© The Financial Times Ltd 2014 FT and 'Financial Times' are trademarks of The Financial Times Ltd.
October 5, 2012 7:36 pm
It can sometimes be hard to remember that, until relatively recently, rugby was an amateur sport. Today, professionalism is entrenched in the national game, bringing with it an attention to detail that was unheard of 20 years ago when getting 15 men on to the pitch seemed detail enough.
In the late 1980s, Ireland came over to play England and the bar in their team hotel ran out of Guinness before the match kicked off. When it was all over, they drank some more, climbed on to the plane still wearing their clothes from the night before, had a quick kip and then went back to work. It was great ... except, of course, that England rarely won anything. They never expected to. That wasn’t the point of it all. Even when the first World Cup arrived in 1987 they didn’t approach it with overwhelming seriousness, and turned up wearing Reagan and Gorbachev masks.
By the time the 2003 World Cup came along, all of that had changed. The rugby world spun on its axis as England lifted the Webb Ellis Cup under head coach Sir Clive Woodward. But that was almost 10 years ago and England exited the last World Cup in the quarter finals, dogged by tales of over-indulgence and crass behaviour off the pitch. What’s next for the national side? England are set to host the World Cup in 2015, and rugby sevens becomes an Olympic sport in 2016. This November, England will face Fiji, South Africa, Australia and New Zealand at Twickenham. There’s never been a better time to become the new head coach of England.
Meet Stuart Lancaster – the no-nonsense 42-year-old in whose hands the immediate future of England rugby rests. He was brought in as England’s interim head coach after Martin Johnson resigned following the disappointment of the 2011 World Cup, and was made full-time in March. He has had six months in the role, steadying the team and injecting some much-needed humility and old-fashioned values.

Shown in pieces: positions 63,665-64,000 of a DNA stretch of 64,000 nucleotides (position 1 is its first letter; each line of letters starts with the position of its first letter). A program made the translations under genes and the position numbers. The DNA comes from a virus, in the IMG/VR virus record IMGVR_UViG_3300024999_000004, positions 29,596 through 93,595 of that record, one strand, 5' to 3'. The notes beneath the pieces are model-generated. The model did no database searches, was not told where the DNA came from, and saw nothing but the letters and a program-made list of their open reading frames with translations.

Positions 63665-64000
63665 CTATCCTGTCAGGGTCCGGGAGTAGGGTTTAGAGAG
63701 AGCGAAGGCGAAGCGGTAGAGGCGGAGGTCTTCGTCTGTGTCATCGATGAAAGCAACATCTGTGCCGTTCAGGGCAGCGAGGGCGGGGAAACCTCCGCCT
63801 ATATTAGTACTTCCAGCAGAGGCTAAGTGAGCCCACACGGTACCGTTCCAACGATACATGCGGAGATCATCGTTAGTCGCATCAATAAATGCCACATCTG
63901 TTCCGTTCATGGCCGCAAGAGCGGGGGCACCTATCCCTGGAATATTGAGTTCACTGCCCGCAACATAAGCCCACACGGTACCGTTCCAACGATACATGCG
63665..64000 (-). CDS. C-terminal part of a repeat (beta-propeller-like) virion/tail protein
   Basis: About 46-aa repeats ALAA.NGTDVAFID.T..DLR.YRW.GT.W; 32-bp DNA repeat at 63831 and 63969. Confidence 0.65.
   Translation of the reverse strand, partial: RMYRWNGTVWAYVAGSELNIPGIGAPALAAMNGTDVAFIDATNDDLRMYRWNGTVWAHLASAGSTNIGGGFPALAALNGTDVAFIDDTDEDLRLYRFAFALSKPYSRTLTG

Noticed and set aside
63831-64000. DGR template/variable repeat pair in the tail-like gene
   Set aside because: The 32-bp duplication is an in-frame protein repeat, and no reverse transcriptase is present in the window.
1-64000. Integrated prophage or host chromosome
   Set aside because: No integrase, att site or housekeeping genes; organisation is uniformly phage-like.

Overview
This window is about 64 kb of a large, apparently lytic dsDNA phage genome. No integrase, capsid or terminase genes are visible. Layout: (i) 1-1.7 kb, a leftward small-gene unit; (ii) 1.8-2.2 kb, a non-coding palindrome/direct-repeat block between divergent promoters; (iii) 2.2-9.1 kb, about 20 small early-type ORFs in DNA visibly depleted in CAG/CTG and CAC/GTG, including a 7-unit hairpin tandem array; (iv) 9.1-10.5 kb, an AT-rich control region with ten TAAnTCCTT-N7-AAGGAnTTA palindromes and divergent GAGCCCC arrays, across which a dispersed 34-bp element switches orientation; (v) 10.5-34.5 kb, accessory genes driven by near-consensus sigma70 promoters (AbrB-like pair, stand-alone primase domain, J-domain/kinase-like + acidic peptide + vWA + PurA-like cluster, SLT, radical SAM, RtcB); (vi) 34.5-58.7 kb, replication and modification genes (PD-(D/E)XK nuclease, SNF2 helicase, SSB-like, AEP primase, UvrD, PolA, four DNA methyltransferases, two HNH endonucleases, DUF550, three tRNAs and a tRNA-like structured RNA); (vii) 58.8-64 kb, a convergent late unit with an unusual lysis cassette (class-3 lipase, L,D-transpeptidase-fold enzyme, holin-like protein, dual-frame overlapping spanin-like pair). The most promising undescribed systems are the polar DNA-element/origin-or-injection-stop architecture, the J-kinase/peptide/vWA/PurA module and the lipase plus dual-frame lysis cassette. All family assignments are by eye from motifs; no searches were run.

“As soon as I came into the side, after the World Cup, I knew I had to get the players’ attitudes right. They needed to think about the shirt and what it means,” he said. “There’s no point in doing anything until you’ve got the culture right. Let me explain the way I think about teams – it’s like baking a cake, you’ve got to get the cake right before you can add the icing. I think, sometimes, that we worry about the ‘icing’ – the detail – when underneath it, things are going fundamentally wrong.
“We had to get back to basics, and to make sure the players were passionate about playing for England and filled with pride. It sounds simple, but I think it was forgotten along the way.”
Lancaster started the process of re-energising the players by asking each player’s family and friends to write letters outlining how they felt when they saw their player in the England shirt. “You can imagine how powerful it was for the players to receive something like that. It was the best way I could get the players to understand that it’s not just about them – it’s about everyone around them when they play for England. I needed them to understand the responsibility, the pride and the value.”